addl    $32, %esp           # Free stack space for parameters
        popl    %ebx                # Restore %ebc
        popl    %esi                # Restore %esi
        popl    %ebp                # Restore frame pointer
        ret                         # We're done

The problem comes in when we look at the generated assembly code with -mstackrealign in effect. The code for main() doesn't change. It passes 3 parameters in registers and 1 on the stack. However, we don't have to get past the prolog of foo4() to see the problem:

        leal    4(%esp), %ecx       # Special prologue to realign
        andl    $-16, %esp          #  stack to 16-bytes
        pushl   -4(%ecx)            #  (cont.)
        pushl   %ebp                # Save old frame pointer on the stack 
        movl    %esp, %ebp          # Setup new frame pointer

This option added 3 new instructions to the prologue to realign the stack. In fact, the problem lies in the very first instruction when it clobbers %ecx. Remember main() passed the 3rd parameter, i3, in %ecx. Well this explains where the 3rd parameter disappeared to... the bit bucket. Looking at the rest of the code, it's apparent that foo4() expected the 3rd and 4th parameters to be on the stack. This also explains why the 4th parameter got shifted over to the 3rd, and why the last parameter was random garbage. This section in the -mstackrealign description has come home to roost:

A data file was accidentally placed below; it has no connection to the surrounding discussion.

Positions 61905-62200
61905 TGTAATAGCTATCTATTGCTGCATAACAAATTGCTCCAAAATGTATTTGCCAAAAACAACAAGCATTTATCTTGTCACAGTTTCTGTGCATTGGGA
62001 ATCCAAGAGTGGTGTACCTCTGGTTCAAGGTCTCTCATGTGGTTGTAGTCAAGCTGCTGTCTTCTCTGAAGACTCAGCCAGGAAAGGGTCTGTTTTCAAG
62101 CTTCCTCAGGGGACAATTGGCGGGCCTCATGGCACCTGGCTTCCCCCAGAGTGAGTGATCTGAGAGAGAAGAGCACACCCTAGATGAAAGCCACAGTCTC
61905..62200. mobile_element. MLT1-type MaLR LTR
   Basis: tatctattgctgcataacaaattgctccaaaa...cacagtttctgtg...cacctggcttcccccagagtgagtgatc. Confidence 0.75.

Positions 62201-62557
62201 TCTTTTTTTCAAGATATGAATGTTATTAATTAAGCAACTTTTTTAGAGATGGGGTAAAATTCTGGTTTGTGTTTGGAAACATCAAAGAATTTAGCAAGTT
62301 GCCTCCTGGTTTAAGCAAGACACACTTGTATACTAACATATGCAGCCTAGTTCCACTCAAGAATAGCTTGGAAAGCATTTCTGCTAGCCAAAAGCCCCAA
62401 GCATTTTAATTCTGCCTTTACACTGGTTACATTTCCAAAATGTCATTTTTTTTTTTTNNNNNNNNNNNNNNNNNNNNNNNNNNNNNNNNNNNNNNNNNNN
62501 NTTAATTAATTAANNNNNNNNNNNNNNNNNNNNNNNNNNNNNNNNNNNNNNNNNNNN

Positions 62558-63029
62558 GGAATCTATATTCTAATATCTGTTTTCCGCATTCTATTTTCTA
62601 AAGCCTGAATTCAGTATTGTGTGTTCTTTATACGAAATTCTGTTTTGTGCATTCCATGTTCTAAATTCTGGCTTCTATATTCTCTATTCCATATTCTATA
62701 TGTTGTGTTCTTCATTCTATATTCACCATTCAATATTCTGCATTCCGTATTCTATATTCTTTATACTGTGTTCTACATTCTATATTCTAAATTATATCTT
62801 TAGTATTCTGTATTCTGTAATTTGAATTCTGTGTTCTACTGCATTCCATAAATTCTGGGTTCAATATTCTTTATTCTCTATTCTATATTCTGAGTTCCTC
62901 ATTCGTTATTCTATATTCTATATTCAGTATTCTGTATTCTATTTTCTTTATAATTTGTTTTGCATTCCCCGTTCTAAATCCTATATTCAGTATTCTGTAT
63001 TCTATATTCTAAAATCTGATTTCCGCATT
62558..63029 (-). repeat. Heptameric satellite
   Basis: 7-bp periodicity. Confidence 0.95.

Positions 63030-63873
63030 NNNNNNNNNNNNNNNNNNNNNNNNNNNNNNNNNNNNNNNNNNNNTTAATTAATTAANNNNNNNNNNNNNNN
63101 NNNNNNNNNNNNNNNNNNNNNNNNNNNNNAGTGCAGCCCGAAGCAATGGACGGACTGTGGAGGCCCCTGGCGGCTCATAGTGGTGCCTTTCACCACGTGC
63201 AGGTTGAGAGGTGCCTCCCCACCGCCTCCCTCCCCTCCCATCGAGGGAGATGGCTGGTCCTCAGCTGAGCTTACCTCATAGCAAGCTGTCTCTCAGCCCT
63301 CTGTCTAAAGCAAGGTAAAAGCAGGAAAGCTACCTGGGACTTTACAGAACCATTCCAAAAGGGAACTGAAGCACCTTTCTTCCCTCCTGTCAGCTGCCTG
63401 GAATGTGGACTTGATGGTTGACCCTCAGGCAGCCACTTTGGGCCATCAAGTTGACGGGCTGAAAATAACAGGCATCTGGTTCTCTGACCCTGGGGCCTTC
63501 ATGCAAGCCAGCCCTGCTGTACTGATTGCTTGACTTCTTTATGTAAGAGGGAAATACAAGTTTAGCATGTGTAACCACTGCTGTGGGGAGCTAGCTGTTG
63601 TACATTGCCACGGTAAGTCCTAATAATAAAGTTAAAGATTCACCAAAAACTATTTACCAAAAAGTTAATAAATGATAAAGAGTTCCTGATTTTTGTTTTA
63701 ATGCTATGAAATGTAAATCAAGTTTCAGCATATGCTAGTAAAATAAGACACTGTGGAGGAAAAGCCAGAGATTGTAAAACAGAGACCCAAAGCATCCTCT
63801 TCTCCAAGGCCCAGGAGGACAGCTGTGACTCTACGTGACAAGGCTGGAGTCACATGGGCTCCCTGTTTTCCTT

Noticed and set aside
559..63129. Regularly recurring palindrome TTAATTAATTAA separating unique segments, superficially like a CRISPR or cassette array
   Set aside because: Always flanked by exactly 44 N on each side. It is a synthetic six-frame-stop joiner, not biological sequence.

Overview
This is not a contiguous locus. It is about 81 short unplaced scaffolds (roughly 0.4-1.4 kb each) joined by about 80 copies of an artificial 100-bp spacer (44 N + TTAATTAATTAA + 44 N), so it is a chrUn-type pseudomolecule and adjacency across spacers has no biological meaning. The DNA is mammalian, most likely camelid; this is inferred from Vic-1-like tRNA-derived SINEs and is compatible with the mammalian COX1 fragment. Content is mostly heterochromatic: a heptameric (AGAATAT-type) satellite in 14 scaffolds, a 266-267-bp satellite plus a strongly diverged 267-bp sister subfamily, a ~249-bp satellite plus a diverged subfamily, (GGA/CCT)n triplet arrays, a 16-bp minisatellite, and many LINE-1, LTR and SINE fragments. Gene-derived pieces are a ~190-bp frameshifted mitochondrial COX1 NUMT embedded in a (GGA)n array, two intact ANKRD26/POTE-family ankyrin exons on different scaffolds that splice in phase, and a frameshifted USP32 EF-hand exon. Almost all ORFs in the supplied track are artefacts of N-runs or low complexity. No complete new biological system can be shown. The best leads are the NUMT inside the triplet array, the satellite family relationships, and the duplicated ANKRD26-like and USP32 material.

The alternate prologue and epilogue [...] require one dedicated register for the entire function. This also lowers the number of registers available if used in conjunction with the "regparm" attribute.

We're not using regparm, but the effect is the same. The new prolog steals %ecx for stack realignment, but apparently it forgot to tell unit-at-a-time. Thus we have one of those miscommunications I alluded to in part 1 when then the calling conventions are not followed. In this case, the caller is using 3 registers for parameter passing, whereas the callee is using 2 registers.

Fine, mystery solved. But can we work around it? It turns out unit-at-a-time is enabled for -O2, -O3, and -Os. So one solution is to not optimize at these levels. But that's, pardon the pun, suboptimal.

It's possible to disable unit-at-a-time individually by passing -fno-unit-at-a-time. I've verified this does fix the problem, even with -O3 and -mstackrealign. So this is your best bet. You'll lose some optimization, but at least your code will work, both with legacy Windows assembly code and with itself. I tested all of this in gcc 4.0.1, build 5367. rdar://problem/4861528 has been filed.